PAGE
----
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ISS suffers coolant pump failure

'No danger' from ammonia system breakdown

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The International Space Station's crew is "not in any danger" following the failure of an ammonia cooling loop pump on Saturday night.

NASA explains that a circuit breaker trip preceded the breakdown of the "Pump Module for loop A that feeds ammonia to maintain the proper cooling for systems and avionics", just before midnight GMT.

The agency says that "an attempt overnight Sunday to close the circuit breaker and restart the Pump Module was not successful", but assures: "The station is in a stable configuration with most systems receiving cooling and many systems operating with redundancy following the installation of jumper cables from the Destiny Lab’s power system overnight."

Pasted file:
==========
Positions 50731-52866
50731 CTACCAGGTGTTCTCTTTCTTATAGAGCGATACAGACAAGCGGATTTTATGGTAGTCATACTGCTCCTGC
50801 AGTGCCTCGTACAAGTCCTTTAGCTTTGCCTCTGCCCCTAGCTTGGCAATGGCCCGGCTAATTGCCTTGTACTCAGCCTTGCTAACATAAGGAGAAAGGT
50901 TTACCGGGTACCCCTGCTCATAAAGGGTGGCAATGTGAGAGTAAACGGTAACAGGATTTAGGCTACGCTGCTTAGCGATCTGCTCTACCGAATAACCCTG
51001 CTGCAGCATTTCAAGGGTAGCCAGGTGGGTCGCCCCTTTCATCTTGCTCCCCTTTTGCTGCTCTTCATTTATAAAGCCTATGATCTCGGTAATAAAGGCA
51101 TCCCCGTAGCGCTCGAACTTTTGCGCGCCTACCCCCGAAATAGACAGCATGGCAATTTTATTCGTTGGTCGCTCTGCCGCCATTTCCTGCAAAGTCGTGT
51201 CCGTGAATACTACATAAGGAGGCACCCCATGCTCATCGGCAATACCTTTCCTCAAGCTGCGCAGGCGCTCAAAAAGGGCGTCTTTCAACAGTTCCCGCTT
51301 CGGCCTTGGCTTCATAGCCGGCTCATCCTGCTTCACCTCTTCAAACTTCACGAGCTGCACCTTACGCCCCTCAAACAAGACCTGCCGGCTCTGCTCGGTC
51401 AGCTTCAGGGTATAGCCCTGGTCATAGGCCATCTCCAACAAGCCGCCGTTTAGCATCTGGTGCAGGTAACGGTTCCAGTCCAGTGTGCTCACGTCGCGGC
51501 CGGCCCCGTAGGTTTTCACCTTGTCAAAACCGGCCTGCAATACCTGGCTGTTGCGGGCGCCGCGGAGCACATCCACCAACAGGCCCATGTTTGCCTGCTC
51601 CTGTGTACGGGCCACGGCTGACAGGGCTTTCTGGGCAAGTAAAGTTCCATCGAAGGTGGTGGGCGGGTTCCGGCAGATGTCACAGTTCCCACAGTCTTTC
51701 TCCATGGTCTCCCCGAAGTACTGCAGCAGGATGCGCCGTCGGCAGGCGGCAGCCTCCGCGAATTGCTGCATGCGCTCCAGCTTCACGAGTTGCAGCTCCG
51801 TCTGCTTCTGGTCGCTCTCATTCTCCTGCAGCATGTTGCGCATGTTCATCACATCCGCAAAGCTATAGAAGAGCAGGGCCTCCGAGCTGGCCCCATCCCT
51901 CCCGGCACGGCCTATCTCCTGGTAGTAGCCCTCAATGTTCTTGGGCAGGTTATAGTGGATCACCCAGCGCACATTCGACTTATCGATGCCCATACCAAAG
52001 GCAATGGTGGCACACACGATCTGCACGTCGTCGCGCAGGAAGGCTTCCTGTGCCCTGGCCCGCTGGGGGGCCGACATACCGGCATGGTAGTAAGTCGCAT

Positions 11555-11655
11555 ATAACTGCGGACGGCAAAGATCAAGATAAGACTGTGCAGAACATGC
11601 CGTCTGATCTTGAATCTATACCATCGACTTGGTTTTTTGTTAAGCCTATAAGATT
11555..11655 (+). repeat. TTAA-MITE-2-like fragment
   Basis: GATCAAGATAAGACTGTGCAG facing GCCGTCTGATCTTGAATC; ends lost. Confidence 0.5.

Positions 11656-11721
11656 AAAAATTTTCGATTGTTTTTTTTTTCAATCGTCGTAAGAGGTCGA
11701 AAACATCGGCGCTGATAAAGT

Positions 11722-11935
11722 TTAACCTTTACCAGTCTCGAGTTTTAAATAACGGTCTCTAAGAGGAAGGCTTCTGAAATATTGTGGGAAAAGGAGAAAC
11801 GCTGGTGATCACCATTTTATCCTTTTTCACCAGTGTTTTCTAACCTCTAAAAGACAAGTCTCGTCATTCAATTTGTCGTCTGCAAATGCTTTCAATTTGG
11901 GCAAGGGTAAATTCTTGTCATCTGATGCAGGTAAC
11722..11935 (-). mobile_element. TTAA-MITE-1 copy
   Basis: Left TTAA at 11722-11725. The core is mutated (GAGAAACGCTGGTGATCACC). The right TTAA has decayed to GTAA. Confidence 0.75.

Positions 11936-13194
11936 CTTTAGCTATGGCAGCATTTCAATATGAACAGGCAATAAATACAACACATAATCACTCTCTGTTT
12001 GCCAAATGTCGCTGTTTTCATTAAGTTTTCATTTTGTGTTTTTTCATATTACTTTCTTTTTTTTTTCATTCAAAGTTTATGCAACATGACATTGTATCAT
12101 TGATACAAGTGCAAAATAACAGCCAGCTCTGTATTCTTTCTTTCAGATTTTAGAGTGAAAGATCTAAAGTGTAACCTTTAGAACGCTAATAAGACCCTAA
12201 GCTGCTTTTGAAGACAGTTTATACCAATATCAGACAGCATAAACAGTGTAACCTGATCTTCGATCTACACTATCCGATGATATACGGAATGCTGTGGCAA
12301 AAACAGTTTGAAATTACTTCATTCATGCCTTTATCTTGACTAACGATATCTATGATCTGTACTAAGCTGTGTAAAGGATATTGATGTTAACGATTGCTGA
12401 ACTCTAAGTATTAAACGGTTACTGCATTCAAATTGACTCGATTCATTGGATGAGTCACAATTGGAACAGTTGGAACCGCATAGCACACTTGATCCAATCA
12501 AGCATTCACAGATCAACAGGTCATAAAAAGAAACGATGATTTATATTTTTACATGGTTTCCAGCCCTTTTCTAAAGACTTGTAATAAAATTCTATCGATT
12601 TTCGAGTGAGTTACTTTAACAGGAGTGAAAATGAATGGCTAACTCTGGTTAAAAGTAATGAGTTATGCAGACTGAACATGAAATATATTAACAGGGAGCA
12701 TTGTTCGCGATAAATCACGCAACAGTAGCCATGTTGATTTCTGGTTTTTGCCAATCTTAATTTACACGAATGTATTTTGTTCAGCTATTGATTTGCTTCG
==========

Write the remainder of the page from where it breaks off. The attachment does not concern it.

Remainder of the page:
Expedition crew members Doug Wheelock and Tracy Caldwell Dyson were due to venture outside the orbiting outpost on Thursday to "install a power extension cable to the Unity module prior to the delivery of the Permanent Multipurpose Module on the STS-133 mission in November and to install a Power and Data Grapple Fixture to the Zarya module to support future robotics work".

This, though, will now be deferred to a later date. Caldwell Dyson and Wheelock will instead be tasked with swapping out the failed Pump Module, which sits on the station’s S1 truss. There are a couple of spares sitting on external stowage platforms, and it will require two spacewalks to first fit the new unit, then connect up fluid and electrical lines.

NASA has more on the pump failure here. ®

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